Ken:In a summer often filled with so many studio giants, it’s easy for many independent films to slip through the cracks. One of these worth looking out for is the dark comedy, Ingrid Goes West, a sly and uncomfortable look at the darker side of social media starring Aubrey Plaza in one of the best performances of her career. Marking the debut of director Matt Spicer, the film blends both comedy and tragedy in an examination of the effects that social networks have on society, proposing the questions of how one truly lives their own life through their phone…or how one simply insinuates their life into others through it. With a smart, witty but absolutely brutal script, and a supporting cast of greats including Elizabeth Olsen, Wyatt Russell and O’Shea Jackson Jr., Ingrid Goes West is not an easy sit, but enough laughs to be very much worth the price of admission.
Michael: Detroit is another film which I reviewed, but one that I certainly feel has been missed by many this summer. Reasons for attendance decline at the theatres during summer months are numerous, but I feel that Detroit has the distinction of being the least ‘escapist’ of usual summer flicks. It’s a film rooted in a harsh reality and it is dark and distressing (though that should not excuse viewers from wanting to miss it, for it is indeed an important film) and may not attract audiences tired of the political drama unfolding in the United States. The last thing they want to see is more upsetting material.
On the TV side of things, I believe that it is very easy to miss a number of shows currently on the air. That is simply because so many shows are not on the traditional networks as they once were and its difficult for people to be able to watch all the different specialty channels out there. I reviewed National Geographic Channel’s miniseries “Genius” (which profiled Albert Einstein) but I know that many have not seen the show just because they don’t have that network. While episodes can be found online for those who search for them, with the sheer amount of shows available, missing a few is inevitable. I would enthusiastically recommend “Genius”, both as an entertaining and educational show. There are definitely high hopes for the second season which will highlight the life of Pablo Picasso.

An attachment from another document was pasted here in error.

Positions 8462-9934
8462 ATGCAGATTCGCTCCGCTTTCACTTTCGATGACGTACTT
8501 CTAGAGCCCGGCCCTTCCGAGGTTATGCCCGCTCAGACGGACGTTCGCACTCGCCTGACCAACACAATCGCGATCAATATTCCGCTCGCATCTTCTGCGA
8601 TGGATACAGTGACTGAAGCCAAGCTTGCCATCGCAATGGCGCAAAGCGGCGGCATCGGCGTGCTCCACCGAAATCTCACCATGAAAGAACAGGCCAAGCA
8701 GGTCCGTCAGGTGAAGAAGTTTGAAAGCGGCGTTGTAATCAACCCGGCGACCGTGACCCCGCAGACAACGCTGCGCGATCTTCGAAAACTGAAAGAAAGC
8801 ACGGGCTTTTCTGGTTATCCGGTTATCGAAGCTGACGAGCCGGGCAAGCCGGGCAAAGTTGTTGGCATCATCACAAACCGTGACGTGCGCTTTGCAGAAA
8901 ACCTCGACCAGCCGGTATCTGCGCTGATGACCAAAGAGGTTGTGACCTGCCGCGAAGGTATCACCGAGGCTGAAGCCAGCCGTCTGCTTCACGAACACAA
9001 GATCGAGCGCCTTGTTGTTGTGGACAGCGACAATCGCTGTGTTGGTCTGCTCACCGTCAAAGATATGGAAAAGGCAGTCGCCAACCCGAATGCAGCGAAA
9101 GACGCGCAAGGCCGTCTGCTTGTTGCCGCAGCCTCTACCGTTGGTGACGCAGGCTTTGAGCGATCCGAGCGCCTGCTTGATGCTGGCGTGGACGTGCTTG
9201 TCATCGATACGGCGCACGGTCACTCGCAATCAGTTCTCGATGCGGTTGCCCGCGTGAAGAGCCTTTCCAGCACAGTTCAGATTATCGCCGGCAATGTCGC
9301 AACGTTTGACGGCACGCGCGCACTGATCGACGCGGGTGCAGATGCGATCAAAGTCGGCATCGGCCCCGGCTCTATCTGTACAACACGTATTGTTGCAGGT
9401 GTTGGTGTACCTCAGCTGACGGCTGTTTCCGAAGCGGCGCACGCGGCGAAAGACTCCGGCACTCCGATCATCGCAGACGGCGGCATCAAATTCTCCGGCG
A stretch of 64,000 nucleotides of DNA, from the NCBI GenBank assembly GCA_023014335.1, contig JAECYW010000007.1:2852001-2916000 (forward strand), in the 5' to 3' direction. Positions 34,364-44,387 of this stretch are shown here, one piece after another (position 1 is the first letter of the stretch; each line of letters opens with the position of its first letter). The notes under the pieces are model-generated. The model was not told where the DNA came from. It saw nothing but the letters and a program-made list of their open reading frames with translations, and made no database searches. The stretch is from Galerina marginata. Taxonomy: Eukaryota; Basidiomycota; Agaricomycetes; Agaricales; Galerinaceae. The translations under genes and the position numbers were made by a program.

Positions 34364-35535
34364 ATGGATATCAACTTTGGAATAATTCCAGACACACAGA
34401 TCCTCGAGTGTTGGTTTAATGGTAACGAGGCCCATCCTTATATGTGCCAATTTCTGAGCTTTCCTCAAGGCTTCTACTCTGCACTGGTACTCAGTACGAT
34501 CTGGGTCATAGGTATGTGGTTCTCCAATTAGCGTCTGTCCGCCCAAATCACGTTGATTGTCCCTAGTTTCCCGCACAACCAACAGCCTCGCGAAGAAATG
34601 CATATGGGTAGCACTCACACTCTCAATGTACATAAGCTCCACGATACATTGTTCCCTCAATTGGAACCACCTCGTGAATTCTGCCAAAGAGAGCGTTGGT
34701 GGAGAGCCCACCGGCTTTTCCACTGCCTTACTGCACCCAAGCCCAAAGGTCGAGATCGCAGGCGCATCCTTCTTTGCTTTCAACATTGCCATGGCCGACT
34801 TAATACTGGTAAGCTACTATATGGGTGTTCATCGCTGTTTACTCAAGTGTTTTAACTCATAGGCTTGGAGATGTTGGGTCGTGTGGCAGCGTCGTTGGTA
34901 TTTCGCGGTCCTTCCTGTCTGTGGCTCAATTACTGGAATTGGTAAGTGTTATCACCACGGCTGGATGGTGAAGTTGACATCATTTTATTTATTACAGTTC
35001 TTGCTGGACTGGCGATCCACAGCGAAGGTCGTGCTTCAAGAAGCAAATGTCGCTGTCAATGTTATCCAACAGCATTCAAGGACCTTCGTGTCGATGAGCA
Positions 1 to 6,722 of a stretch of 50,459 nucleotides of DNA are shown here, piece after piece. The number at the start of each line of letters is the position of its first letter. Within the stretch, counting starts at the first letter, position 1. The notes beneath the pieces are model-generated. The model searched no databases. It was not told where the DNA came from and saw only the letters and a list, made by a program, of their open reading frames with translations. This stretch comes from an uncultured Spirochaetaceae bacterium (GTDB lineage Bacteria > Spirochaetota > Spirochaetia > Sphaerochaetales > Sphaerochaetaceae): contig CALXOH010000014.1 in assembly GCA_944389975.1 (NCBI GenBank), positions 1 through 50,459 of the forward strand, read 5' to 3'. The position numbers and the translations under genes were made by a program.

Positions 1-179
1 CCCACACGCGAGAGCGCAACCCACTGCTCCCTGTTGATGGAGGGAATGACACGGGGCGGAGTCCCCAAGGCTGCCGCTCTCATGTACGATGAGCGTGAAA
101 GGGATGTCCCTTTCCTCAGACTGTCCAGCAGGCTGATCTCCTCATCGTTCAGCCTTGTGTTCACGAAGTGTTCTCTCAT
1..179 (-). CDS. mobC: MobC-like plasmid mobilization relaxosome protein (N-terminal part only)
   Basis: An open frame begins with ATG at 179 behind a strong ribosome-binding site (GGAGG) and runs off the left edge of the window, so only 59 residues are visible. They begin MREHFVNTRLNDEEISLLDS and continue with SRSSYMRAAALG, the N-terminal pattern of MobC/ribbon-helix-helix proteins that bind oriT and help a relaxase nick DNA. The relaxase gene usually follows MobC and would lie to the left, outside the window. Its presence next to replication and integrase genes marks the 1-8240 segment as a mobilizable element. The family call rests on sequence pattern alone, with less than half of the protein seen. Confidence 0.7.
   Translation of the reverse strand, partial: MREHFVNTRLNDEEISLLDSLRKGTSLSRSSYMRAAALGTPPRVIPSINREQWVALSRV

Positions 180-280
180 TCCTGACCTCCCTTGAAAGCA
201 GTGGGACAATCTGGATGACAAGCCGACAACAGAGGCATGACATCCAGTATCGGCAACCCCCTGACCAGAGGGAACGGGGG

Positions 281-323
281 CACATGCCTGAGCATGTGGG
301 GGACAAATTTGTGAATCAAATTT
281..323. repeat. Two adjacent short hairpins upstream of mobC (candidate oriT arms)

JS: A Ghost Story: Almost the antithetical opposite to a summer blockbuster, David Lowery’s A Ghost Story is a quiet, subtle, sad but deeply powerful reflection on love, mourning, and loss. Originally released in a limited theatrical run in January, I waited on pins and needles for six whole months before finally getting to see this bedsheeted indie, and I was not disappointed. The white-sheeted ghost seems like it could be a hokey gimmick, but it actually delivers in spades, serving as a simple-but-effective visual cue that while we can see him, no one else can. The first film I can think of told from the ghost’s point of view, A Ghost Story offers deep insights into the psychology of spirits and hauntings, acting as a metaphor for being unable to move on and let go. Visually stunning, as well, watch it for the cinematography alone!